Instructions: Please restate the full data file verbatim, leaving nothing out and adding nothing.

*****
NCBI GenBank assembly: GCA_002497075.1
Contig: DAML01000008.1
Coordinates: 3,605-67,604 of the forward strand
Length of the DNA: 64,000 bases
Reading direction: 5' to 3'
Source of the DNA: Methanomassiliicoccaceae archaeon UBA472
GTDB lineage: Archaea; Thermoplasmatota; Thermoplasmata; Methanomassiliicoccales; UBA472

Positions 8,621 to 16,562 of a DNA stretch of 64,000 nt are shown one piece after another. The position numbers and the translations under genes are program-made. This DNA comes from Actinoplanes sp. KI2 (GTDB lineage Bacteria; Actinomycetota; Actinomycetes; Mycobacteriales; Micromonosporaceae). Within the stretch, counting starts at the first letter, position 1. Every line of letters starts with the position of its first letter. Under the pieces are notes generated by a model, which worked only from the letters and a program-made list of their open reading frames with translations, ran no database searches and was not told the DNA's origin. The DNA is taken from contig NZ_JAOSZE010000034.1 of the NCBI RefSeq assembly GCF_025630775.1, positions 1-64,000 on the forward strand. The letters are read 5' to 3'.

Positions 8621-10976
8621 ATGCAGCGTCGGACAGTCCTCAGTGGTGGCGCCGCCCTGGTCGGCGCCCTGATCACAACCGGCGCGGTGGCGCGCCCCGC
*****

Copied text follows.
NCBI GenBank assembly: GCA_002497075.1
Contig: DAML01000008.1
Coordinates: 3,605-67,604 of the forward strand
Length of the DNA: 64,000 bases
Reading direction: 5' to 3'
Source of the DNA: Methanomassiliicoccaceae archaeon UBA472
GTDB lineage: Archaea; Thermoplasmatota; Thermoplasmata; Methanomassiliicoccales; UBA472

Positions 8,621 to 16,562 of a DNA stretch of 64,000 nt are shown one piece after another. The position numbers and the translations under genes are program-made. This DNA comes from Actinoplanes sp. KI2 (GTDB lineage Bacteria; Actinomycetota; Actinomycetes; Mycobacteriales; Micromonosporaceae). Within the stretch, counting starts at the first letter, position 1. Every line of letters starts with the position of its first letter. Under the pieces are notes generated by a model, which worked only from the letters and a program-made list of their open reading frames with translations, ran no database searches and was not told the DNA's origin. The DNA is taken from contig NZ_JAOSZE010000034.1 of the NCBI RefSeq assembly GCF_025630775.1, positions 1-64,000 on the forward strand. The letters are read 5' to 3'.

Positions 8621-10976
8621 ATGCAGCGTCGGACAGTCCTCAGTGGTGGCGCCGCCCTGGTCGGCGCCCTGATCACAACCGGCGCGGTGGCGCGCCCCGC